|Lola Montez, the King's Dancer|
|Directed by||Willi Wolff|
|Written by||Paul Merzbach|
Lola Montez, the King's Dancer (German : Lola Montez, die Tänzerin des Königs) is a 1922 German silent historical drama film directed by Willi Wolff and starring Ellen Richter, Arnold Korff, and Fritz Kampers. It portrays the life of Lola Montez. The film was produced by Richter's own production company, but was released by the dominant German distributor UFA.
A previous biopic Lola Montez had been released in 1919, starring Leopoldine Konstantin.
Hans Heinrich von Twardowski was a German film actor.
The Wandering Image is a 1920 German silent drama film directed by Fritz Lang and starring Mia May, Hans Marr and Rudolf Klein-Rogge. It is also known by the alternative titles of The Wandering Picture and The Wandering Shadow.
Ellen Richter was an Austrian-Jewish film actress of the silent era. She was married to Willi Wolff, who directed many of her films. Ellen Richter composed her own production company to create her films. She worked primarily in Germany and was one of the foremost actresses of Weimar cinema.
Peter the Pirate, also known in English as The Sea Wolves, is a 1925 German silent historical adventure film directed by Arthur Robison and starring Paul Richter, Aud Egede-Nissen, and Rudolf Klein-Rogge. It was based on a novel by Wilhelm Hegeler. Leni Riefenstahl was offered the role of female lead by producer Erich Pommer, but after doing a screen test she eventually turned it down.
Uncle Bräsig is a 1936 German historical comedy film directed by Erich Waschneck and starring Otto Wernicke, Heinrich Schroth and Harry Hardt. It marked the film debut of the Swedish actress Kristina Söderbaum who went on to be a major star of Nazi cinema. Söderbaum won her part in a contest organised by UFA. It was based on the 1862 novel From My Farming Days by Fritz Reuter.
5 June is a 1942 German war film directed by Fritz Kirchhoff and starring Carl Raddatz, Joachim Brennecke and Karl Ludwig Diehl. The film depicts the events of 1940 when German forces successfully invaded France. It was shot on location in France and Germany. Constant changes to the film, often at the request of the German military, led to large cost overruns. In November 1942, the film was banned by the Minister of Public Enlightenment and Propaganda Joseph Goebbels for unspecified reasons. It has been speculated that Goebbels thought the film was not entertaining enough or wished to avoid offending the Vichy government of France.
The Humble Man and the Chanteuse is a 1925 German silent film directed by E.A. Dupont and starring Lil Dagover, Olga Limburg and Margarete Kupfer. It was based on a novel by Felix Hollaender.
Revolt in the Reformatory is a 1929 German silent drama film directed by Georg Asagaroff and starring Carl Balhaus, Vera Baranovskaya, Toni van Eyck. The film was based on a play by Peter Martin Lampel intended as an exposé of the youth justice system. The film was considered controversial, and was banned four times before its eventual release. The film's art direction was by Andrej Andrejew.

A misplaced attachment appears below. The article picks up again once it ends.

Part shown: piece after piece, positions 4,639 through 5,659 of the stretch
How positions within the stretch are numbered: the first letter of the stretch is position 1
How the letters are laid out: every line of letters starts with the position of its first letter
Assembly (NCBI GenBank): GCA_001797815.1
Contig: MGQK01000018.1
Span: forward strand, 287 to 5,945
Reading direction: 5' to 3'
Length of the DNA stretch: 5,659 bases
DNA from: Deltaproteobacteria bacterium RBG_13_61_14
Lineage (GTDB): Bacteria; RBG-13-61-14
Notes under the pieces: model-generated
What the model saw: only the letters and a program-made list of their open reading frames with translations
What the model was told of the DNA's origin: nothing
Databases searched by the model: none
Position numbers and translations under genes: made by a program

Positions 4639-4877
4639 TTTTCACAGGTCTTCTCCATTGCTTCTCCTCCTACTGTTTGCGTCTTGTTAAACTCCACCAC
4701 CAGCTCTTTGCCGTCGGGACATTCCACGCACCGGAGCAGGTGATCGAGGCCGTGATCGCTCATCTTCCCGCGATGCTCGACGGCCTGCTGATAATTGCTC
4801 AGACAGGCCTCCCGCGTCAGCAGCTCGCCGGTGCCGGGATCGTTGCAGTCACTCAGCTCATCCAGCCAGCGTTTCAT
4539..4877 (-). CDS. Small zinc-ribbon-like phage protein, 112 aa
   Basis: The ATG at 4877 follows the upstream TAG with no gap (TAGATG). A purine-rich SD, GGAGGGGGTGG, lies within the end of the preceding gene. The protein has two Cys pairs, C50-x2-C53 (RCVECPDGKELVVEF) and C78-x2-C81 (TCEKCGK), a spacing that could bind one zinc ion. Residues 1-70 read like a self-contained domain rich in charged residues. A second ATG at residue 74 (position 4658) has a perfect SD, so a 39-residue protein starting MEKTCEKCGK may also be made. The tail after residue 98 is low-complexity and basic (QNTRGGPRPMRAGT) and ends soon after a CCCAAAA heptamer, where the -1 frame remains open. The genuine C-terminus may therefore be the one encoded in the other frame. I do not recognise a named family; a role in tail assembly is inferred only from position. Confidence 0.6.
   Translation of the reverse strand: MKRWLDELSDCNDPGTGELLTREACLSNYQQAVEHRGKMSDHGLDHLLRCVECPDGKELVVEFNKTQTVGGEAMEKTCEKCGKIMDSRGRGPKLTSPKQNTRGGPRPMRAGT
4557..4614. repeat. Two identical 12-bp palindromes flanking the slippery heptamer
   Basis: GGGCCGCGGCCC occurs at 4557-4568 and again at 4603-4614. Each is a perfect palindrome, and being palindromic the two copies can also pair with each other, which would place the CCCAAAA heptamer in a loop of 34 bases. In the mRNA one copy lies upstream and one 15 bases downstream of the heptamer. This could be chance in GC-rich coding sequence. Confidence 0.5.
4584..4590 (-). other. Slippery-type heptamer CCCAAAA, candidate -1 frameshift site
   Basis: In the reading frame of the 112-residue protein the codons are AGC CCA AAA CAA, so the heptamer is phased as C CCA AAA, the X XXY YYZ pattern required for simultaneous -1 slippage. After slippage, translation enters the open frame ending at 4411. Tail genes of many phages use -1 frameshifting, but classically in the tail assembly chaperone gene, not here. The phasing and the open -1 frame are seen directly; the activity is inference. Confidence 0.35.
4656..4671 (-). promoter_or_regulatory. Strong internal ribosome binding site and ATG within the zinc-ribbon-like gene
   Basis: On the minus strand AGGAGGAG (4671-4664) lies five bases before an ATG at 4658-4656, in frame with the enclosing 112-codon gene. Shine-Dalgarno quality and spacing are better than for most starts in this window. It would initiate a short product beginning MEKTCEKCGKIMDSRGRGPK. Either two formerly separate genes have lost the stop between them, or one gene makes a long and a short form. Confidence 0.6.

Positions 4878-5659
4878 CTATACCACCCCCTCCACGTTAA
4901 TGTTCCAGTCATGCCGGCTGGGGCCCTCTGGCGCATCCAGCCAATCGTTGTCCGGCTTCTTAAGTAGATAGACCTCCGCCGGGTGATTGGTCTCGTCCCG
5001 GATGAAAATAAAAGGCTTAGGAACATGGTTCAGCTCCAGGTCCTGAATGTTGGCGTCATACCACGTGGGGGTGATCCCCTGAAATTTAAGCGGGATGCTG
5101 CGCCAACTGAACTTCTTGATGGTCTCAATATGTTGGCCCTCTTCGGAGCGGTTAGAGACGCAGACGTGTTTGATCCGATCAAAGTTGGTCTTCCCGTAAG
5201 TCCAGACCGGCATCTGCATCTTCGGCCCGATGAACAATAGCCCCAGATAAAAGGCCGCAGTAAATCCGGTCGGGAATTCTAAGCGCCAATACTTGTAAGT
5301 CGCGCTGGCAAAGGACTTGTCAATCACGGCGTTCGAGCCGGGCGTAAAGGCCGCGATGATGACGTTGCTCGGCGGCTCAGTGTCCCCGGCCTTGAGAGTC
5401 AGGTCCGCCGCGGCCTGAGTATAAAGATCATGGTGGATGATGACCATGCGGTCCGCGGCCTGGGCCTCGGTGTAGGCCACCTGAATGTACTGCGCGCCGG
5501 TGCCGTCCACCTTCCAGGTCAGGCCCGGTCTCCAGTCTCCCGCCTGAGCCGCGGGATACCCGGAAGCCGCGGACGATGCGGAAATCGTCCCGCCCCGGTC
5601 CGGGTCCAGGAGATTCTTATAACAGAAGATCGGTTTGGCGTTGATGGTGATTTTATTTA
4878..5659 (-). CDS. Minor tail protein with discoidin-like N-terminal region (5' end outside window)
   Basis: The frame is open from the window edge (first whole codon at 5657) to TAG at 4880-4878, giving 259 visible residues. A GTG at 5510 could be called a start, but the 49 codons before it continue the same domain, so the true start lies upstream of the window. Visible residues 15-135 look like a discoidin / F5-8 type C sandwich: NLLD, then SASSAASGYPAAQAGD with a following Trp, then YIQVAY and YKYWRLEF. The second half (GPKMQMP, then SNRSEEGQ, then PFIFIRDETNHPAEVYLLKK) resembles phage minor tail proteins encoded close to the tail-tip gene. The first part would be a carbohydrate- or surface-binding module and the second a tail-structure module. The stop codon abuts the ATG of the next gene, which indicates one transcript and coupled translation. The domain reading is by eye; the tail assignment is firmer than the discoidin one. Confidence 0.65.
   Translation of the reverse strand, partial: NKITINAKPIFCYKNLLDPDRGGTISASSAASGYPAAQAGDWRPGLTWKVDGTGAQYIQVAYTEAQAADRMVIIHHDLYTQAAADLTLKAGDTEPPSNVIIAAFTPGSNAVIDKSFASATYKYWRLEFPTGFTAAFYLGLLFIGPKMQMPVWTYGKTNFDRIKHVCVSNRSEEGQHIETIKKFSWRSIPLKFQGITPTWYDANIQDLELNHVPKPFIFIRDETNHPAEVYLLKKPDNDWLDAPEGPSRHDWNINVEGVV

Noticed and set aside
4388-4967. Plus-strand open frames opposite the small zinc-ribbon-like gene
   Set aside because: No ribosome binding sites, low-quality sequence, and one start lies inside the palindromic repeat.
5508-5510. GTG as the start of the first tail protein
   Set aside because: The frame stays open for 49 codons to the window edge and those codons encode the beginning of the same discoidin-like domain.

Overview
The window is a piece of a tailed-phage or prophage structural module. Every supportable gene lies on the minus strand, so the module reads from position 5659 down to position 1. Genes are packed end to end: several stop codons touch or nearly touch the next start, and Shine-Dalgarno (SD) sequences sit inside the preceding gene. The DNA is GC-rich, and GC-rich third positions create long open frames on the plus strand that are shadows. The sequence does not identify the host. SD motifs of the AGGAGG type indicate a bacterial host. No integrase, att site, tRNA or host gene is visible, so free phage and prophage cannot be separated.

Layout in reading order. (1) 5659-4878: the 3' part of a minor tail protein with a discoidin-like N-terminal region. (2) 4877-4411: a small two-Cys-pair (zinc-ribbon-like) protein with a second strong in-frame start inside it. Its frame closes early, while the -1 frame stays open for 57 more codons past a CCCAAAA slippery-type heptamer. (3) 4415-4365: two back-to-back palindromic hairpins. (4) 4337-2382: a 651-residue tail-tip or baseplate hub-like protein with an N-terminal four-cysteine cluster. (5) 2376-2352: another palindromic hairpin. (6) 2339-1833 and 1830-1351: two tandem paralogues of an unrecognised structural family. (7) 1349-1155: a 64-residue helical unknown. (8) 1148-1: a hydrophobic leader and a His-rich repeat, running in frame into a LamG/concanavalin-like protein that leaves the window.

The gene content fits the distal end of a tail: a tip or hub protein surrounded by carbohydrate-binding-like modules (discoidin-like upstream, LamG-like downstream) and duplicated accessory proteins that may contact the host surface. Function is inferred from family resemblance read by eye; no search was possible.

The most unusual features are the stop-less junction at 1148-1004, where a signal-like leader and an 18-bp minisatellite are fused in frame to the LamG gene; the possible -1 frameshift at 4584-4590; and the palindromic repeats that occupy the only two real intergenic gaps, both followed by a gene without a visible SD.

Katharina Knie is a 1929 German silent drama film directed by Karl Grune and starring Eugen Klöpfer, Carmen Boni and Adele Sandrock. It is based on the 1928 play of the same title by Carl Zuckmayer. The film's art direction was by Robert Neppach and Erwin Scharf.
The Prince of Rogues is a 1928 German silent drama film directed by Curtis Bernhardt and starring Hans Stüwe, Lissy Arna and Albert Steinrück. It was shot at the Johannisthal Studios in Berlin. The film's art direction was by Heinrich Richter. The story depicts the life of the 18th century outlaw Schinderhannes. It is based on a 1927 play Schinderhannes by Carl Zuckmayer.
The Girl at the Reception is a 1940 German drama film directed by Gerhard Lamprecht and starring Magda Schneider, Heinz Engelmann, and Carsta Löck.
Above All Else in the World is a 1941 German drama film directed by Karl Ritter and starring Paul Hartmann, Hannes Stelzer and Fritz Kampers. The title refers to the second line of the German national anthem. It was made as a propaganda film designed to promote Nazi Germany's war aims in the Second World War.
By a Silken Thread is a 1938 German drama film directed by Robert A. Stemmle and starring Willy Fritsch, Carl Kuhlmann and Käthe von Nagy. The film was intended to be an exposure of "crooked Jewish capitalists" in line with Nazi racial policy of the era. The film's art direction was by Otto Hunte.
The War of the Oxen is a 1943 German historical film directed by Hans Deppe and starring Elfriede Datzig, Paul Richter and Wastl Lichtmanegger. It is an adaptation of Ludwig Ganghofer's 1914 novel of the same title.
Lola Montez is a 1919 German silent film directed by Rudolf Walther-Fein and starring Hans Albers, Marija Leiko and Oscar Marion. It is a loose sequel to the 1918 film Lola Montez, and is sometimes known by the alternative titles of Lola Montez, Part II. or Lola Montez, In the Court of King Ludwig I of Bavaria.
Out of the Depths is a 1919 German silent drama film directed by Georg Jacoby and starring Ellen Richter, Olga Engl and Hugo Flink. Its Latin title refers to Psalm 130. It portrays the story of a young female anarchist who assassinates a Russian Grand Duke.
In the Name of the People is a 1939 German crime film directed by Erich Engels and starring Rudolf Fernau, Fritz Kampers, and Rolf Weih.
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